Ahead of today’s State of the Union Address, American Petroleum Institute (API) President and CEO Mike Sommers sent a letter to Department of Energy (DOE) Secretary Jennifer Granholm and other administration officials outlining steps key regulatory agencies should take to ensure long-term American energy leadership and security at a time of increased geopolitical volatility.
“Recent developments illustrate the importance of the government working collaboratively with industry to ensure U.S. energy and economic security, as well as that of our allies in Europe and around the world,” API President and CEO Mike Sommers said. “Now more than ever, the administration should speak clearly and without equivocation that the United States will be a reliable producer and supplier of oil and natural gas to our allies around the world both now and in the future.”
The United States is now the world’s leading producer of oil and natural gas and exporter of liquefied natural gas (LNG). In fact, for a period last month, US LNG exports to Europe actually exceeded Russian pipeline deliveries. At the same time, in recent weeks, decisions across the administration, including at the Department of Energy (DOE), the Federal Energy Regulatory Commission (FERC), the Department of the Interior (DOI), Environmental Protection Agency (EPA), and other agencies, have introduced significant uncertainty that will negatively impact American energy investments.
“We commend the administration’s focus on addressing climate change and share the goal of reducing emissions across the economy, but we cannot let that objective detract from the clear and present need for continued responsible investment in oil and natural gas development,” Sommers continued.
In the letter, Sommers outlined a list of concrete policy solutions that the administration should immediately implement to ensure long-term American energy leadership and security.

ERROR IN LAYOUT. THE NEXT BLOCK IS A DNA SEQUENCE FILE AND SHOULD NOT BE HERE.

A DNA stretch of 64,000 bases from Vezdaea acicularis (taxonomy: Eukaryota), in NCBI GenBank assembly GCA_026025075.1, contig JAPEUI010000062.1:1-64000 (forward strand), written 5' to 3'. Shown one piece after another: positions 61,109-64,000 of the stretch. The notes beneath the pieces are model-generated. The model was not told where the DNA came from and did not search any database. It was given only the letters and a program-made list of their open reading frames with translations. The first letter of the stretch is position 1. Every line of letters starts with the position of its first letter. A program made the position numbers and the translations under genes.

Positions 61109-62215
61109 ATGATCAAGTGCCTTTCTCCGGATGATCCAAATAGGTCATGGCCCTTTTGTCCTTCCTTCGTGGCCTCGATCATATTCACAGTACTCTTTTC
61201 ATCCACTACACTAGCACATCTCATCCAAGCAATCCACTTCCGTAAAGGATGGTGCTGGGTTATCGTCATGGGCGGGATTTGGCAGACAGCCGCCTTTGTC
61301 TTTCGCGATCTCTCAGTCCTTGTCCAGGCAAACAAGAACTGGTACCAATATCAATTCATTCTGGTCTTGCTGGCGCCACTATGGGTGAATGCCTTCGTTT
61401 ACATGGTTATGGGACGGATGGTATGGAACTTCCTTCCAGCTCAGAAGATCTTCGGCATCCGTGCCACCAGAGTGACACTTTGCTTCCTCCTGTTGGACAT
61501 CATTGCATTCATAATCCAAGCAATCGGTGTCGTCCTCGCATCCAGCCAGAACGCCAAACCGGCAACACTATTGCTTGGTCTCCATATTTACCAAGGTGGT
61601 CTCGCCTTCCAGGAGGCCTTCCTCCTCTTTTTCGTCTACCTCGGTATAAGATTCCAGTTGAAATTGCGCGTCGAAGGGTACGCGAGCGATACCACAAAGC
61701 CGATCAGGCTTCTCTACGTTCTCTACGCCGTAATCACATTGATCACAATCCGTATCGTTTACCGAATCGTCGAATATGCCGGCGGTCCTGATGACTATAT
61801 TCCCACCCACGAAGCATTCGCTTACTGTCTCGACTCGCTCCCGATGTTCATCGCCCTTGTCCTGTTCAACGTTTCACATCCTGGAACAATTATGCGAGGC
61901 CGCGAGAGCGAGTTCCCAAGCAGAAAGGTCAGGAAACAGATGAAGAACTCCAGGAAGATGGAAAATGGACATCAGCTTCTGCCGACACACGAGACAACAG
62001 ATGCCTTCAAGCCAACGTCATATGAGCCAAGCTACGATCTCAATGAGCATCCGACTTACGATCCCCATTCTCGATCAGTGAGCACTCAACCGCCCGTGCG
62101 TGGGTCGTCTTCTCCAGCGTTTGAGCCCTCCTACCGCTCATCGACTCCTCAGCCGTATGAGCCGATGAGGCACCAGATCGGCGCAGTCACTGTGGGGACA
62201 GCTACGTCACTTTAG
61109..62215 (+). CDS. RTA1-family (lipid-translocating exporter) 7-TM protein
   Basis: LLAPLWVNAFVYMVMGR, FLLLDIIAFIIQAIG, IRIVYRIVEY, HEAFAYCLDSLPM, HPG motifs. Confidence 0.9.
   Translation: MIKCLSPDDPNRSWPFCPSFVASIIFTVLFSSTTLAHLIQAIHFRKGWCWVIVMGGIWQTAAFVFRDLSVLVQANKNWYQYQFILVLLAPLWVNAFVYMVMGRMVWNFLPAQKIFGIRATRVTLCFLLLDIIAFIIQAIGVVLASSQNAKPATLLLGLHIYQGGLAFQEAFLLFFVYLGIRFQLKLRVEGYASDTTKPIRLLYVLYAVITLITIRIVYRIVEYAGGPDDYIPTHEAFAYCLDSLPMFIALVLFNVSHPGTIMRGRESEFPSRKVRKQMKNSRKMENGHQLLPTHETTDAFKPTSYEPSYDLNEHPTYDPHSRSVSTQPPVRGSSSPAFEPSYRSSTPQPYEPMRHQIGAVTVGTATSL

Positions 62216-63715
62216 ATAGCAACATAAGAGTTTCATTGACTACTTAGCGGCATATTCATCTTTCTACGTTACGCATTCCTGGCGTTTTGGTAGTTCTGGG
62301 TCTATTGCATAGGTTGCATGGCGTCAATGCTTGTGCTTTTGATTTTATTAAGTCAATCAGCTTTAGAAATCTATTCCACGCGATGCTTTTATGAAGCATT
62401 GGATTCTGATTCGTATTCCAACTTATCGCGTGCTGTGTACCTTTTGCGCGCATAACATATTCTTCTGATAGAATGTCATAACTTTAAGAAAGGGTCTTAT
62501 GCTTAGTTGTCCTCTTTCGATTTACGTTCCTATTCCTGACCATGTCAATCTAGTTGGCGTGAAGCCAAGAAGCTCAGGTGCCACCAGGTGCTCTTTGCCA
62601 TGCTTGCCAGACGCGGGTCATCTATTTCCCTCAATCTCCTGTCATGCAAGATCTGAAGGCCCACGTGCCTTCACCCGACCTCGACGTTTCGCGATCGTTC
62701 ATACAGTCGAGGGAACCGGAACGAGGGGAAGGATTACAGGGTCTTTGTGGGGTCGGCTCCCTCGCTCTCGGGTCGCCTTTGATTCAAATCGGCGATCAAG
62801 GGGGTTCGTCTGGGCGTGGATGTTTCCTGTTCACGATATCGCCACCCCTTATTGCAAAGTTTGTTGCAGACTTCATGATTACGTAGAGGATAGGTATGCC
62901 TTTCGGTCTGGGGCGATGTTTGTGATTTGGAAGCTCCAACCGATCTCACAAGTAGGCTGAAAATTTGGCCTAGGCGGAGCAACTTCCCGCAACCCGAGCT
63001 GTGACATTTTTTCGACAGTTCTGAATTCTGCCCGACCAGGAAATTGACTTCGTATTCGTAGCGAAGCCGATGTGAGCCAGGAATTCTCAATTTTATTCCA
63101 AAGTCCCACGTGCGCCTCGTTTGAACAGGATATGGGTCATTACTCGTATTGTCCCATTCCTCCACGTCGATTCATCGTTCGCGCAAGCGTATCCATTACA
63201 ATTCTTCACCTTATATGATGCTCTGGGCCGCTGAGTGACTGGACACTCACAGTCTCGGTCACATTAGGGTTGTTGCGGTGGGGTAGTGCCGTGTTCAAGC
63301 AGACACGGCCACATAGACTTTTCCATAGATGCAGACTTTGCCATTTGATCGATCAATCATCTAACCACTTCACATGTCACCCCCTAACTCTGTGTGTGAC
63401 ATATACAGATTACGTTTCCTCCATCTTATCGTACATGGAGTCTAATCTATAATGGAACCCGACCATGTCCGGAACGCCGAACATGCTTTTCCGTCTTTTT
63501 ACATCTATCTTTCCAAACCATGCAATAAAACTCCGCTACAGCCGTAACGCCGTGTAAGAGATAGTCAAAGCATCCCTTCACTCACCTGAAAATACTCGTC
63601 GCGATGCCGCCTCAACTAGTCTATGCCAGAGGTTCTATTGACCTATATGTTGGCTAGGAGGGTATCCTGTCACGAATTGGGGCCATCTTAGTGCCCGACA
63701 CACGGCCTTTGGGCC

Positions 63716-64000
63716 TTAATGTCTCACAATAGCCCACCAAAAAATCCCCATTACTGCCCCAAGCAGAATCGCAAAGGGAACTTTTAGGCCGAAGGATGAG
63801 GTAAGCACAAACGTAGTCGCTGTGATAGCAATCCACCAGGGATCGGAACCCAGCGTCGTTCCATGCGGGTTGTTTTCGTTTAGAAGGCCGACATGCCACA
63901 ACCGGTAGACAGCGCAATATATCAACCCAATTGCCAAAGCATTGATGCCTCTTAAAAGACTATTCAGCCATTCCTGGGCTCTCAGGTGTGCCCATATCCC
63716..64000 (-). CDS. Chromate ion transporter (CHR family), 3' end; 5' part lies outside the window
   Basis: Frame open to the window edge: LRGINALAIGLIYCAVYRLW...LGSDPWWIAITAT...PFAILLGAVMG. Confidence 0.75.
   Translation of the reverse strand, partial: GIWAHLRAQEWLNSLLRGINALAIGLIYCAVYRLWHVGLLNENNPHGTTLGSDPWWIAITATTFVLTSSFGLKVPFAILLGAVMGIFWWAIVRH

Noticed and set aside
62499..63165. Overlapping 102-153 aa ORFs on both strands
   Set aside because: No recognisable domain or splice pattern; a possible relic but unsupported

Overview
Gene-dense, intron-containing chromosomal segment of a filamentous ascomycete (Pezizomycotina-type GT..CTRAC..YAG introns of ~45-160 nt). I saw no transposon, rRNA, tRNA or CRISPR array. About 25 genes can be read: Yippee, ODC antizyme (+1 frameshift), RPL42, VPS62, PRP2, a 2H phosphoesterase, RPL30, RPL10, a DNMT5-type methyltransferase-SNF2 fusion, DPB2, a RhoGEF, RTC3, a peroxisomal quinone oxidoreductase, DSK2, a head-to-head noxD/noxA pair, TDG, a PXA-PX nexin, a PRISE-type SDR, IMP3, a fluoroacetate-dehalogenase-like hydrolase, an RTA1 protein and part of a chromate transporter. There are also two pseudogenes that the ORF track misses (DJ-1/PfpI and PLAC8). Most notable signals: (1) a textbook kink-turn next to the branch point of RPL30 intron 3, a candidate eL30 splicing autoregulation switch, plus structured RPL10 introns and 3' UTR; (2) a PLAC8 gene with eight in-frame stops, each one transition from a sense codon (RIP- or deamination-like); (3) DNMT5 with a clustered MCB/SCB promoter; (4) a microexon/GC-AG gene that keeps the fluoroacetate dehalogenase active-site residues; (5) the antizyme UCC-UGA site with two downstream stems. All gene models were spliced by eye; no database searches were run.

- The administration should clearly commit to the continued export of crude oil, natural gas, and refined petroleum products.
- The DOE, along with FERC, should swiftly approve all LNG applications and establish clear and consistent timelines to approve future applications.
- The DOI should issue a final notice of lease sale (NOS) under the current five-year offshore oil and gas leasing program by March 2, 2022. This will provide sufficient time to hold the lease sale prior to the expiration of the current program on June 30, 2022.
- The DOI should complete the new five-year program with regularly scheduled Gulf of Mexico lease sales to minimize the unprecedented gap in offshore lease sales.
- The DOI should schedule, and complete, quarterly onshore leasing sales as required under the Minerals Leasing Act, with sufficient acreage and equitable terms.
- The administration should work with FERC, US Army Corps of Engineers, and other relevant agencies to ensure NEPA, CWA Sec. 401, the FERC policy statement, and other permitting processes for oil and natural gas infrastructure are designed and implemented in a manner that ensures consistency, transparency, and timeliness in their application.
- The administration should work through the Commerce Department and our US allies to encourage investment in the full range of energy projects around the world and especially in Eastern Europe.
API also submitted a letter to Secretary Deb Haaland seeking clarification on DOI’s response to Louisiana v. Biden regarding leasing and permitting delays and urging the department to prioritize and move forward with its statutory requirements to issue quarterly lease sales and issue a five-year plan for offshore development.
API represents all segments of America’s natural gas and oil industry, which supports more than 11 million U.S. jobs and is backed by a growing grassroots movement of millions of Americans. Our nearly 600 members produce, process and distribute the majority of the nation’s energy, and participate in API Energy Excellence®, which is accelerating environmental and safety progress by fostering new technologies and transparent reporting. API was formed in 1919 as a standards-setting organization and has developed more than 700 standards to enhance operational and environmental safety, efficiency and sustainability.